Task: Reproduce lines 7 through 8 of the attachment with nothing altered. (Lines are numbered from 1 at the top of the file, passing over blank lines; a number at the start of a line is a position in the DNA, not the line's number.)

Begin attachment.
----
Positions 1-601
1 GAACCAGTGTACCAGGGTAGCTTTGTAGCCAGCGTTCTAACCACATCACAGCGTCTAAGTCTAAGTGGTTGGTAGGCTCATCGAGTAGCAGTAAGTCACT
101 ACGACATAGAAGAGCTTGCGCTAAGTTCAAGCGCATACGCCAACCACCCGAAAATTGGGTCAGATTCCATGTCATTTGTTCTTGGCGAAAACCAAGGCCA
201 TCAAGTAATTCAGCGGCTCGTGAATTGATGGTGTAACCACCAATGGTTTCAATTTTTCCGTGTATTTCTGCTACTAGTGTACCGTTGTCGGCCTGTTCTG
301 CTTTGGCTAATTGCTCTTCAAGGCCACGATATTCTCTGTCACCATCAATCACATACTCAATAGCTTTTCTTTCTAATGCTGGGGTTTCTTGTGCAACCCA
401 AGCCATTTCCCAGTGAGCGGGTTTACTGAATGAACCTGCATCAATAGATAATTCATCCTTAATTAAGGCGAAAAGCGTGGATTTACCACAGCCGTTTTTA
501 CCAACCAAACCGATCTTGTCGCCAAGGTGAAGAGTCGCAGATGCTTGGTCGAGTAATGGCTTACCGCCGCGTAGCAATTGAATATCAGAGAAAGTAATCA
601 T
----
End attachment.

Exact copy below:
501 CCAACCAAACCGATCTTGTCGCCAAGGTGAAGAGTCGCAGATGCTTGGTCGAGTAATGGCTTACCGCCGCGTAGCAATTGAATATCAGAGAAAGTAATCA
601 T